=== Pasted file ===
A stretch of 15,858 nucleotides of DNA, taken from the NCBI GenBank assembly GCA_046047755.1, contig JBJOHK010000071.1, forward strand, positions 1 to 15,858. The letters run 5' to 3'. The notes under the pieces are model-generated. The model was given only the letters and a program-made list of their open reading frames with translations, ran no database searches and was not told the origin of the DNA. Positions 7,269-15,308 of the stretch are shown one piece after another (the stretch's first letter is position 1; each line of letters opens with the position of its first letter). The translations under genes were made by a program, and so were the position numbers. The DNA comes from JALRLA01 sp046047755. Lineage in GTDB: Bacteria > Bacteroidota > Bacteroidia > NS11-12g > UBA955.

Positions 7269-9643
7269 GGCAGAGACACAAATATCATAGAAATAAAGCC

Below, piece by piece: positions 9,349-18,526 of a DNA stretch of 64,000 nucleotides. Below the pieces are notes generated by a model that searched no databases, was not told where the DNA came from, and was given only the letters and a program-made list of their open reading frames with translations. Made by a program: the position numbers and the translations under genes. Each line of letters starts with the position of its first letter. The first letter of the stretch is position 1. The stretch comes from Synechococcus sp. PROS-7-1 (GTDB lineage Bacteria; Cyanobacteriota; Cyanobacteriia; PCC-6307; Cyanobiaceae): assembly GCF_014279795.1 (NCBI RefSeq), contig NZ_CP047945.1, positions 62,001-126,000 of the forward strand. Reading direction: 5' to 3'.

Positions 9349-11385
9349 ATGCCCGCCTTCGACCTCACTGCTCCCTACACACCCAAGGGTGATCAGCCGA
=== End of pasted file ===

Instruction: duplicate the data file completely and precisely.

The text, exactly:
A stretch of 15,858 nucleotides of DNA, taken from the NCBI GenBank assembly GCA_046047755.1, contig JBJOHK010000071.1, forward strand, positions 1 to 15,858. The letters run 5' to 3'. The notes under the pieces are model-generated. The model was given only the letters and a program-made list of their open reading frames with translations, ran no database searches and was not told the origin of the DNA. Positions 7,269-15,308 of the stretch are shown one piece after another (the stretch's first letter is position 1; each line of letters opens with the position of its first letter). The translations under genes were made by a program, and so were the position numbers. The DNA comes from JALRLA01 sp046047755. Lineage in GTDB: Bacteria > Bacteroidota > Bacteroidia > NS11-12g > UBA955.

Positions 7269-9643
7269 GGCAGAGACACAAATATCATAGAAATAAAGCC

Below, piece by piece: positions 9,349-18,526 of a DNA stretch of 64,000 nucleotides. Below the pieces are notes generated by a model that searched no databases, was not told where the DNA came from, and was given only the letters and a program-made list of their open reading frames with translations. Made by a program: the position numbers and the translations under genes. Each line of letters starts with the position of its first letter. The first letter of the stretch is position 1. The stretch comes from Synechococcus sp. PROS-7-1 (GTDB lineage Bacteria; Cyanobacteriota; Cyanobacteriia; PCC-6307; Cyanobiaceae): assembly GCF_014279795.1 (NCBI RefSeq), contig NZ_CP047945.1, positions 62,001-126,000 of the forward strand. Reading direction: 5' to 3'.

Positions 9349-11385
9349 ATGCCCGCCTTCGACCTCACTGCTCCCTACACACCCAAGGGTGATCAGCCGA